ELKHART — The City of Elkhart will spend around $90,000 on a job classification and compensation study concerning 131 nonunion employees in 108 positions, the City Council decided on Monday.
According to Mayor Tim Neese, the study will help the city develop a fair and consistent method of establishing wages and allowing for future wage increases.
A similar study was done in the Department of Public Works and Utilities in 2017, leading to the outcome that Neese now hopes can be expanded to the rest of the city’s departments.
Waggoner, Irwin, Scheele and Associates, the group leading the 2017 study, was also asked to conduct the upcoming study. The Muncie-based business said it is ready to begin upon approval from the City Council, which voted 7-0 Monday evening to fund the study.
The group will review and modify existing job descriptions, covering areas such as difficulty of work, responsibility and physical effort, and then assign each position to one of seven job categories that include professional, administrative, technological; computer, office machine operation, techinician; and executive.
The group will then judge the relative worth of jobs to each other, according to a letter to the City Council.
According to Waggoner, Irwin, Scheele and Associates, the process helps identify pay inequities within organizations and can also help compare the city’s current pay practices to that of other local governments.
As a result, the study can serve as the basis for achieving “equal pay for equal work,” the letter said.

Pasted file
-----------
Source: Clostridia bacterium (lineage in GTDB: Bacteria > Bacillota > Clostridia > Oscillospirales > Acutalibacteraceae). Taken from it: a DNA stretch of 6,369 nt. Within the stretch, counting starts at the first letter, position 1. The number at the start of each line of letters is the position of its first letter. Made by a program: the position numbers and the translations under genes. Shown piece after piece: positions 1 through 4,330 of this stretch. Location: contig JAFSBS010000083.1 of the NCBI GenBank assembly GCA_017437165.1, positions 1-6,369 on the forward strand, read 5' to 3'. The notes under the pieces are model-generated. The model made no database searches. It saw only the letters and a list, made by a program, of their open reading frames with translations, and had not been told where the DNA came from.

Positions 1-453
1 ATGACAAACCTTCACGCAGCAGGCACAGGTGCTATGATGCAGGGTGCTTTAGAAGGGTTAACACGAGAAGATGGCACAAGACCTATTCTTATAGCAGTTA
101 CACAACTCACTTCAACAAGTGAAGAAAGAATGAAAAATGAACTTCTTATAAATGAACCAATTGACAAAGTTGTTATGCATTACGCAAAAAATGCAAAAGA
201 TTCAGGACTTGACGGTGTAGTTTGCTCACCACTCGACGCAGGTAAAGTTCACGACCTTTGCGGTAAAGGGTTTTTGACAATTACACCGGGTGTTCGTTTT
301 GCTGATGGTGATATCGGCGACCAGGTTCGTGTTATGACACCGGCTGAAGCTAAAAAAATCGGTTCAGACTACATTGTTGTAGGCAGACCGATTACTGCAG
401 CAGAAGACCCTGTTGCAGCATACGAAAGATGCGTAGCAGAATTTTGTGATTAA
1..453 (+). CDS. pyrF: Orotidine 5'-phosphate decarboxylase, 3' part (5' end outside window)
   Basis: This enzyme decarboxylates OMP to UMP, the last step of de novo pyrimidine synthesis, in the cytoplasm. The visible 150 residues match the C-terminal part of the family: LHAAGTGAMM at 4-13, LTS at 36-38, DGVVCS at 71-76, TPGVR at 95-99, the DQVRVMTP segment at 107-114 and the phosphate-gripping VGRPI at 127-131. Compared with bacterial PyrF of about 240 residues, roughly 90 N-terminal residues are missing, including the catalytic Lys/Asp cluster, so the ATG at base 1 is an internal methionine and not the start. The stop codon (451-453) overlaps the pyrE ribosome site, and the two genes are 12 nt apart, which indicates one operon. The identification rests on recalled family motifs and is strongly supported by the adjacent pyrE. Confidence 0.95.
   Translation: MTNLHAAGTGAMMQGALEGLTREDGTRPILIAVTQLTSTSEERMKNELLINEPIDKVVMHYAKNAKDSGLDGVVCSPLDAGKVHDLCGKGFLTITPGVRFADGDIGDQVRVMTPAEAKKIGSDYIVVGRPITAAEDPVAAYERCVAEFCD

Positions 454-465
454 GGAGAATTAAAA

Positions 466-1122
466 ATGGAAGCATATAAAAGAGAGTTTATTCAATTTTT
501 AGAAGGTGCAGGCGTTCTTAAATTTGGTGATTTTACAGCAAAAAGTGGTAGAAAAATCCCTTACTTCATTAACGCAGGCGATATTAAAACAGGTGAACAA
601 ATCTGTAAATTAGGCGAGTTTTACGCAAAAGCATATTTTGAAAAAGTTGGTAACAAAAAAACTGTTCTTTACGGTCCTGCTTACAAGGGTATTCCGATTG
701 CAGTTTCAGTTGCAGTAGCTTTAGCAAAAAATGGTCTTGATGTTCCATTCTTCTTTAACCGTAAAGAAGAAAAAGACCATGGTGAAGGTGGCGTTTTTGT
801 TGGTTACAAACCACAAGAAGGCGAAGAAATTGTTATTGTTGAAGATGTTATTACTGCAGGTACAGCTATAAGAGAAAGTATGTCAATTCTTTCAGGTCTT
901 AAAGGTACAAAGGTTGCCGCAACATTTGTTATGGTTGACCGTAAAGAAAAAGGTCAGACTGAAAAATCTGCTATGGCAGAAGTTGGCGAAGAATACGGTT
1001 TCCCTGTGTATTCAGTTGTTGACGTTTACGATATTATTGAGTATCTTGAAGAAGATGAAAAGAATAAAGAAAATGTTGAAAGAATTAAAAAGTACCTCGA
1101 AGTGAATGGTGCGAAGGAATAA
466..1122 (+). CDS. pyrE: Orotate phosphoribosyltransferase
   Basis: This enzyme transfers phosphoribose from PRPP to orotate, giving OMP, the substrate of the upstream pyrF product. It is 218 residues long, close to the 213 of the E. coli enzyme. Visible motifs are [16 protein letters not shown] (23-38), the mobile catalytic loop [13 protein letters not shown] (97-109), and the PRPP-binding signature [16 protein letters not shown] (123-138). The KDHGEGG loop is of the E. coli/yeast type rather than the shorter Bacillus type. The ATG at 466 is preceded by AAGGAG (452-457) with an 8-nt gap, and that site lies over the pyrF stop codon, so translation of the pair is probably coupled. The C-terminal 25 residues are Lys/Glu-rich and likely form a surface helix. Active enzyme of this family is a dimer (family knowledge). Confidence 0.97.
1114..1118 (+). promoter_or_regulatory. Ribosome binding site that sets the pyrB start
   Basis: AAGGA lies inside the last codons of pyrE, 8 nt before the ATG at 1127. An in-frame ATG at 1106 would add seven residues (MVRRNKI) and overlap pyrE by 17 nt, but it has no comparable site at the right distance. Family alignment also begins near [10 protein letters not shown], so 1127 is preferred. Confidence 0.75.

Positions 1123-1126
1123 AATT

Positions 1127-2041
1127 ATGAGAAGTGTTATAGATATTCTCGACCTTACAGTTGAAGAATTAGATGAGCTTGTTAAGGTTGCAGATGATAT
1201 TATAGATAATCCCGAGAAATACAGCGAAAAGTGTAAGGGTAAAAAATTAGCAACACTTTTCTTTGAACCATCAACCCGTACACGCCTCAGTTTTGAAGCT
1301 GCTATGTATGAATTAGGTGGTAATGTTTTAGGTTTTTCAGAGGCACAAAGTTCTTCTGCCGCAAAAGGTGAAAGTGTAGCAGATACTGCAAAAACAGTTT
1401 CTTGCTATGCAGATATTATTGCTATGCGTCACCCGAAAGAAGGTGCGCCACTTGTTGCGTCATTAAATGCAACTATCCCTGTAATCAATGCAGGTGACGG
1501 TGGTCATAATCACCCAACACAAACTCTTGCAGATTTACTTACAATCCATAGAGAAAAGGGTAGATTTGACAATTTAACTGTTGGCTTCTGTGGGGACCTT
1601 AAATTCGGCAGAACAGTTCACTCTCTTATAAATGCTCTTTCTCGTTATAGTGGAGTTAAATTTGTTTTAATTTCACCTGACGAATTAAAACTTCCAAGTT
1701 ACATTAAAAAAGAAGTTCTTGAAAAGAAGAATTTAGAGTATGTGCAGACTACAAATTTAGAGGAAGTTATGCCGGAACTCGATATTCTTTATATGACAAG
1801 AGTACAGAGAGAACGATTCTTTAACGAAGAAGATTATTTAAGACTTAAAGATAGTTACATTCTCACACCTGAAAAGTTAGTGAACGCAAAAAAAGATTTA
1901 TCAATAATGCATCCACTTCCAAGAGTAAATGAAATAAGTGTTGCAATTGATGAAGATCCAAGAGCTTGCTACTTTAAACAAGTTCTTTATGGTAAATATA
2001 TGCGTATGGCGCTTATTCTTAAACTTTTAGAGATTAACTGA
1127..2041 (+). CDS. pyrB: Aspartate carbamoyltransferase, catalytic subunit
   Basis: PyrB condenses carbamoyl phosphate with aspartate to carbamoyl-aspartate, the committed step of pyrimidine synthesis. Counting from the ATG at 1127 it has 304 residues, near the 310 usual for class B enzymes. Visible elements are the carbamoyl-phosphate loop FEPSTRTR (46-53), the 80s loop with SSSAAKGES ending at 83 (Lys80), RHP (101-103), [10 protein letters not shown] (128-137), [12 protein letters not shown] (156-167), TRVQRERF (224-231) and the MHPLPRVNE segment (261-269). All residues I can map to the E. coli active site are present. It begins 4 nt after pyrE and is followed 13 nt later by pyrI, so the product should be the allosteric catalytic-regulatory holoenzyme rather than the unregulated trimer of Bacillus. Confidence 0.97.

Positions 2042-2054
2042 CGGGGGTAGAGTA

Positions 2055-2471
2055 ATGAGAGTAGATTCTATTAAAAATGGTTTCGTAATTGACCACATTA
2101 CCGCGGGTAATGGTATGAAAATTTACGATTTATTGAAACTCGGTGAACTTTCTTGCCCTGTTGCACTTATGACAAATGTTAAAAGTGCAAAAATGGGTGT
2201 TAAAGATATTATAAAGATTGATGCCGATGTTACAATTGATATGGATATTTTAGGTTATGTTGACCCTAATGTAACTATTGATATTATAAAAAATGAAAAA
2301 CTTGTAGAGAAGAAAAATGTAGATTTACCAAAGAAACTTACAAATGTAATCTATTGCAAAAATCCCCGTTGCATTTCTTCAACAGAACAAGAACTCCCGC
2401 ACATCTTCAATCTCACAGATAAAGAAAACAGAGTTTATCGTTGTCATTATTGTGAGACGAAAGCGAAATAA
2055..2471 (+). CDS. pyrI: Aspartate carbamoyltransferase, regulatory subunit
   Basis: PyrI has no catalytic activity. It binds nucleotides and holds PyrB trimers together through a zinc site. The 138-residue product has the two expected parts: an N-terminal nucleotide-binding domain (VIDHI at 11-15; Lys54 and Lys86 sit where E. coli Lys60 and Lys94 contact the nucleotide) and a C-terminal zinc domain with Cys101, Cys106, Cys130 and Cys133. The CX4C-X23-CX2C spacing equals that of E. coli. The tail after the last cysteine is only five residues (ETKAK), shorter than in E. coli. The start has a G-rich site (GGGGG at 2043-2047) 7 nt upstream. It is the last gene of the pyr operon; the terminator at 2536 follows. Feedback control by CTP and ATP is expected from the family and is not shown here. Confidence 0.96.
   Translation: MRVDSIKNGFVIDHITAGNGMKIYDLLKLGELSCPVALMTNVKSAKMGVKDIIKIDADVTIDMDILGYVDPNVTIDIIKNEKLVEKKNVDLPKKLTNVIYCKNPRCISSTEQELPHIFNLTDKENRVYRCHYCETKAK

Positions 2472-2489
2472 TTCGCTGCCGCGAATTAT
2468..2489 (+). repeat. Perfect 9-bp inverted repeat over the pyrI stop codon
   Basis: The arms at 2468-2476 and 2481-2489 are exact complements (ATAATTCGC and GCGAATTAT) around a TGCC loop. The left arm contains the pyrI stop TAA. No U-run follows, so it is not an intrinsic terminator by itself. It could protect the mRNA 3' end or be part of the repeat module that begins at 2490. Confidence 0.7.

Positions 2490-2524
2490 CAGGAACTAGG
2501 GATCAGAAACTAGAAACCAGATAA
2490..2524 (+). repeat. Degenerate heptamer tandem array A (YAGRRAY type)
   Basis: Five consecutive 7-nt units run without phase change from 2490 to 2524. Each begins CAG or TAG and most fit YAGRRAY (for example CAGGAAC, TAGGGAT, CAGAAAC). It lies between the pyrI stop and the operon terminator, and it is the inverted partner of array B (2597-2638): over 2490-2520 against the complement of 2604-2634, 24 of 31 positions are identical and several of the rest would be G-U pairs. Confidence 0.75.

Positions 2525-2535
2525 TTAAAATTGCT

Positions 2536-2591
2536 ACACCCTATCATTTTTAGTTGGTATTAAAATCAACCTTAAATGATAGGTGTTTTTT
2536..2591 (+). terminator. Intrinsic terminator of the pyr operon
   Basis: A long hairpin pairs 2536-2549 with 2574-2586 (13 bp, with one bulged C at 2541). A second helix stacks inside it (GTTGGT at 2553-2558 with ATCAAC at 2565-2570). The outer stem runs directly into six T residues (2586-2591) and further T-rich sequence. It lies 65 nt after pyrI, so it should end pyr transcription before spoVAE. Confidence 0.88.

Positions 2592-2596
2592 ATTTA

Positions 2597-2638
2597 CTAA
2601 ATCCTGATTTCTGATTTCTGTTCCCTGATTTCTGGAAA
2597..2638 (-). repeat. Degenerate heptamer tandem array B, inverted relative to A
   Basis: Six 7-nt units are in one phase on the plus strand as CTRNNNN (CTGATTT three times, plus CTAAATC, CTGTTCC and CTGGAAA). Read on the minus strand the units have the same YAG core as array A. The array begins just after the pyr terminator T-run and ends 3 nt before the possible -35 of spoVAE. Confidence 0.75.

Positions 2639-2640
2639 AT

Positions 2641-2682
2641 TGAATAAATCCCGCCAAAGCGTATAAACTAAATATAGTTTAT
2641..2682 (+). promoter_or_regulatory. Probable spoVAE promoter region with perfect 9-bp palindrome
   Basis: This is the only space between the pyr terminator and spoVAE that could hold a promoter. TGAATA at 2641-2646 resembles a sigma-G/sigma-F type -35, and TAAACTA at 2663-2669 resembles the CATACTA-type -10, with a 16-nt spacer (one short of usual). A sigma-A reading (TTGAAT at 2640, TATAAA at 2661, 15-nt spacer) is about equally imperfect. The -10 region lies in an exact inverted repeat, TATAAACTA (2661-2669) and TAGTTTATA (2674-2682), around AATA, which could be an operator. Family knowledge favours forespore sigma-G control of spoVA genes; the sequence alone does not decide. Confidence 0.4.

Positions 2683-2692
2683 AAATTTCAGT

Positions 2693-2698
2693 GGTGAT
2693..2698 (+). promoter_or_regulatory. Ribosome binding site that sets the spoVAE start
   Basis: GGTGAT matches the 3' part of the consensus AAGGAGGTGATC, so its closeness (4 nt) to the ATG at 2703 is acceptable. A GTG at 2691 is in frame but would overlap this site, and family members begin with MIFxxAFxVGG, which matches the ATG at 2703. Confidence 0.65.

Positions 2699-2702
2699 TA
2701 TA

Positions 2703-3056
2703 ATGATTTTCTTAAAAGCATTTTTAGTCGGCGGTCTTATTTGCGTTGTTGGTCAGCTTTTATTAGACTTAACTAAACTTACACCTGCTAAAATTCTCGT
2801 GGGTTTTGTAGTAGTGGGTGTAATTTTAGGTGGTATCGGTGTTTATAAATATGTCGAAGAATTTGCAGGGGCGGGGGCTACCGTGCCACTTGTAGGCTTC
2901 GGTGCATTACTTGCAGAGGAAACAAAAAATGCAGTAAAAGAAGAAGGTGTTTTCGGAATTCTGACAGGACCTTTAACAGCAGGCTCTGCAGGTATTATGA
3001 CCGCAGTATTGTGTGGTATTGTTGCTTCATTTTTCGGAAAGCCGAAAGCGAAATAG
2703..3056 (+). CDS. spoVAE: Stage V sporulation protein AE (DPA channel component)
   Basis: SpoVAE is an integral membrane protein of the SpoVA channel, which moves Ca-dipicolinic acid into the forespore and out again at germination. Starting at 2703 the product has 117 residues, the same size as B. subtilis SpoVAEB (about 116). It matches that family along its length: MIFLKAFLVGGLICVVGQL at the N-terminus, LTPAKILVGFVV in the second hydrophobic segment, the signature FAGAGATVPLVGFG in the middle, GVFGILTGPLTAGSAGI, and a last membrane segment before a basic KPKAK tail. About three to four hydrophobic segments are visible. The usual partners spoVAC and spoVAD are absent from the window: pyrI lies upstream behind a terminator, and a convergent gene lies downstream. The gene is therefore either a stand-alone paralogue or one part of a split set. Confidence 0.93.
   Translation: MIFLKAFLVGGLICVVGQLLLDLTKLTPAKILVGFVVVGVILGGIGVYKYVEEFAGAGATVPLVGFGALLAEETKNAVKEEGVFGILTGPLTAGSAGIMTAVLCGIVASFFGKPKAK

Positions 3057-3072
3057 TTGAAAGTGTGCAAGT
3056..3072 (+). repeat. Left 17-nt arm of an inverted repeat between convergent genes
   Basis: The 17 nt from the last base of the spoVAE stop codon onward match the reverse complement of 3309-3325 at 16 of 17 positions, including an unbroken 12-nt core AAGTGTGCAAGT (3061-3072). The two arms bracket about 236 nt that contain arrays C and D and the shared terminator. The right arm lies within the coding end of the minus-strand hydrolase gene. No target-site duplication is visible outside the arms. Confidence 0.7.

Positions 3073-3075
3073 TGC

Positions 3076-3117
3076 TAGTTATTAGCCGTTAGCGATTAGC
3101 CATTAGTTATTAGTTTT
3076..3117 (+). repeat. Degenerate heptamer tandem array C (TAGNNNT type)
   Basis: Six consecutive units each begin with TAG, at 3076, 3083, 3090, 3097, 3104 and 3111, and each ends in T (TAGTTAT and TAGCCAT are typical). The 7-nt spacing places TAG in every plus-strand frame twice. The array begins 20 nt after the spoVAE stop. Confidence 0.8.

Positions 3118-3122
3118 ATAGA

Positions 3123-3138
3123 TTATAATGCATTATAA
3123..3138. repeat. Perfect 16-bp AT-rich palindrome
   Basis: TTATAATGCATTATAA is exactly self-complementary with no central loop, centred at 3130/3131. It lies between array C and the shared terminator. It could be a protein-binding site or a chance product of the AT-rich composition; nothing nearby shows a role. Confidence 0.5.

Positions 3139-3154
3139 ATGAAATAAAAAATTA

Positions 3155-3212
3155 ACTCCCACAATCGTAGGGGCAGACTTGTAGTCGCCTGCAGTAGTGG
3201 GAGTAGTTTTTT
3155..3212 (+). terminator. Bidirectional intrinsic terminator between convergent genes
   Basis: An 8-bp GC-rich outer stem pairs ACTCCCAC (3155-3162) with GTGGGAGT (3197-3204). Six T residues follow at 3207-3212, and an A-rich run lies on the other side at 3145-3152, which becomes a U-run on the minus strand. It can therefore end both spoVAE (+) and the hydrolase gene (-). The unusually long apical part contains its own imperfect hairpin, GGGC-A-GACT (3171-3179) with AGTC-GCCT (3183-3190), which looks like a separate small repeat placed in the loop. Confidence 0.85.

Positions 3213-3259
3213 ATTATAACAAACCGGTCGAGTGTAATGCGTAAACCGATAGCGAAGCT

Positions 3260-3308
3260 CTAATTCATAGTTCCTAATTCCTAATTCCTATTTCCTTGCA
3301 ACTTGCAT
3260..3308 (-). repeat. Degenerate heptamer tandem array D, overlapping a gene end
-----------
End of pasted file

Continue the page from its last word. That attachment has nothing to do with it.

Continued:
“I’d like to make sure that my predecessors are left with the tools they need,” Neese said. He is in the last year of his term and not seeking re-election.
City Councilwoman Mary Olson, R-at large, said that since members of the City Council know the city’s employees so well that some are friends, it is necessary to hire outside help with this task.
The business will bill the city per hour, estimating that the cost will be in the range of $89,220 to $90,880 plus travel expense reimbursement, the cost of which was not estimated. City Council appropriated $90,880 from the Riverboat Fund.
David Henke, R-3, said he had been told the maximum fee would be $90,000, and that he was concerned with the unspecified travel expenses. He was told by engineering service manager Mike Machlan that Waggoner, Irwin, Scheele and Associates only traveled to Elkhart a few times during its study of the Department of Public Works and Utilities.
The study is expected to be completed in six to eight months.
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